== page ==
Ping Pong Trick Shot 2 – Published by Starsign and developed by SIMS in 2017. This game is more of the same. This is a level pack for fans of the first one with basically no changes except some somewhat more challenging puzzles. So yeah, I say pick it up, it’s a good game. More of the same is fine when you’re making more of a good and short game, and the added challenge makes this game slightly better than its predecessor. Pick it up if you like the first one, as I do. This game may be a NIntendo 3DS exclusive, though it’s probably a phone port.
Pirate Pop Plus – Published by 13AM Games and developed by Dadako Studios in 2016. This game plays exactly like Capcom’s classic game Buster Bros.. The game plays exactly like that game, except with not quite as good controls but some nice Game Boy-ish graphics and filters. Just like the game that inspired it, you move left and right with the d-pad and shoot straight upwards with the fire button. When you shoot, it drops a line down from the top of the screen at that point. The enemies are bouncing balls, and when they run into the line they take a hit and split apart into smaller balls. Sort of like in Asteroids you need to avoid them and keep hitting them until they all are destroyed, at which point you move on to the next level. There’s plenty of content here and I do like the screen filter options. This is an okay take on a classic, but the imprecise, mushy controls are a disappointment; I was hoping this game would be more fun to play than it is. With better controls this game could have been good, but as it is it’s below average, unfortunately. Also available on Wii U, also digital only there. The two versions are basically identical other than screen resolution and such. Also on PC/Mac (Steam) and Nintendo Switch.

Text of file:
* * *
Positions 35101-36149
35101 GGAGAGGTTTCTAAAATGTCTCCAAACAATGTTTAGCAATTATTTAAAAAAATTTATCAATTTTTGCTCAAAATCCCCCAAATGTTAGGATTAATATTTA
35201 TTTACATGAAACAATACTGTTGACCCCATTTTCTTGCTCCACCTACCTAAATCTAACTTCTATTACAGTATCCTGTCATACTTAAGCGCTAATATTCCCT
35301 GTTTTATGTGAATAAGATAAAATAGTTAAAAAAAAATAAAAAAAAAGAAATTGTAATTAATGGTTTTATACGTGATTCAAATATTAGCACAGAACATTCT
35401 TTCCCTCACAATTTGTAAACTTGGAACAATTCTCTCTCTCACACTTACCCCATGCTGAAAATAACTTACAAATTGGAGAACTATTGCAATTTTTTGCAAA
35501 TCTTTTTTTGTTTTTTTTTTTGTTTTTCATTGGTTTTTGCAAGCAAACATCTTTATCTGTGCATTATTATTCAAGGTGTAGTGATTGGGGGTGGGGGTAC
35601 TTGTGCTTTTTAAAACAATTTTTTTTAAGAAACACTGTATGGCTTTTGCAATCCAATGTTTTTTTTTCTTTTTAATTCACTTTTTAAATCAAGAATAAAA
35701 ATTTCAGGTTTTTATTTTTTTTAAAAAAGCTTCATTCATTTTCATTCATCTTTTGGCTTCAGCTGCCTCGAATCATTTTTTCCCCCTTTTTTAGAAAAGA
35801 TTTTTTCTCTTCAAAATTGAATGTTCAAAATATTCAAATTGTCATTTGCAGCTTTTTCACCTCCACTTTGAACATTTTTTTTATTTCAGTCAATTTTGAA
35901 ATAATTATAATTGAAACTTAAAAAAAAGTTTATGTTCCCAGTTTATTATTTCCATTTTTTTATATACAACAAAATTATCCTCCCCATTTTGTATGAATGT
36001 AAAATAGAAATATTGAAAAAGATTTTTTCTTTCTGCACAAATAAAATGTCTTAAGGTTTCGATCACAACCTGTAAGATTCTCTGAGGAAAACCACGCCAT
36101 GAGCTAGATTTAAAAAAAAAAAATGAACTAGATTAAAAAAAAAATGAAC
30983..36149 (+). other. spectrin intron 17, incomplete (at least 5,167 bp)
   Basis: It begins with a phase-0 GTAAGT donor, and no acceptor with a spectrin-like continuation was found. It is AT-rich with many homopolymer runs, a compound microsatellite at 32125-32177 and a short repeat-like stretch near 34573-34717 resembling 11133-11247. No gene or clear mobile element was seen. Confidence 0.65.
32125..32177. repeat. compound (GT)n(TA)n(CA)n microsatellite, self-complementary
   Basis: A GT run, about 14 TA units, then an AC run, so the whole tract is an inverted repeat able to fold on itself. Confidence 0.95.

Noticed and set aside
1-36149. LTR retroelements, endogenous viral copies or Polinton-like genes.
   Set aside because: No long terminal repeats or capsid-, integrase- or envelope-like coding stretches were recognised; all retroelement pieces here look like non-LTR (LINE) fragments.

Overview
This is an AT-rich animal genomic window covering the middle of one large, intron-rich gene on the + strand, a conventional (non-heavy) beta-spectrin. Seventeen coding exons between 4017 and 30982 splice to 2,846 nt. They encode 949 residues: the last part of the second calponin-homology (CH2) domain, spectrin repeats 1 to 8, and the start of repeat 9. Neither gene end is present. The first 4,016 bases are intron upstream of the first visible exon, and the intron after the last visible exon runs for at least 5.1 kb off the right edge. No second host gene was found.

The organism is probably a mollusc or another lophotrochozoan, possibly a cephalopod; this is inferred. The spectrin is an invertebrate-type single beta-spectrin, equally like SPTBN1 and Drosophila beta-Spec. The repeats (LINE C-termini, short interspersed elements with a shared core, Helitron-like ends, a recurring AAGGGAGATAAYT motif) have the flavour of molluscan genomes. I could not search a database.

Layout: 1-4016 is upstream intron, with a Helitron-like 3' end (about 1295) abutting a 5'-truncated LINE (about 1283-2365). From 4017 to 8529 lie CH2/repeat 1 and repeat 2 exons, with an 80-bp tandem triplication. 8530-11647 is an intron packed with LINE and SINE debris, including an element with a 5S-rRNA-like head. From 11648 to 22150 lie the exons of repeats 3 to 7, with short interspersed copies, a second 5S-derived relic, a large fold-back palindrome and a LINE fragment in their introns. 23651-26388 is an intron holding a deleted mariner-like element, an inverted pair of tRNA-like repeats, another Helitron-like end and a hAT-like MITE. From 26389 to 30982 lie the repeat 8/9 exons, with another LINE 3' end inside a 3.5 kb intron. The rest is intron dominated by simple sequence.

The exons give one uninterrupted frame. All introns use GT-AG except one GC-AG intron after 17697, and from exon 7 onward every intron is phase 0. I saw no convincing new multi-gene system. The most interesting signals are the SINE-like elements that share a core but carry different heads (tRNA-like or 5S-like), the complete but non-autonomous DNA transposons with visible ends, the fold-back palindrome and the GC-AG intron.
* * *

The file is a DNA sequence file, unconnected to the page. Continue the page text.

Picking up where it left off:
Pocket Card Jockey – Developed by Game Freak and published by Nintendo in 2016. This solitaire card game got quite a bit of press when it released, so I picked it up… and was quite disappointed. Pocket Card Jockey is a solitaire card game with a horse racing theme. Basically, you are a jockey, and as you go around the track you will be faced with games of solitaire. If you do well and clear them quickly you will move ahead and maybe win the race, but if you struggle and fall behind things won’t go well for your horse-racing career. The game has nice sprite-art graphics with some use of stereoscopic 3d, but I find the actual card games far too frustratingly random. My main issue is that this game punishes you quite a bit when you end up with a random card layout that is hard to solve quickly. It’s not my fault though, it’s all the luck of the draw… but the game doesn’t care. The game has a whole bunch of systems to learn, so it will take a while to figure out and going through all of the tutorials is highly recommended. I did that, it makes sense eventually. My problem is not the complexity, it’s the randomness. I think this game is way too luck-based and punishes you too much for having bad luck of the draw. I don’t like this game much at all and can’t recommend it, though given that plenty of people do like it maybe you will disagree. For me though this is one of the worst games in this update. I have no interest in playing it again to describe the details of its gameplay, sorry. The game was originally 3DS exclusive, but since has had newer versions made on other formats.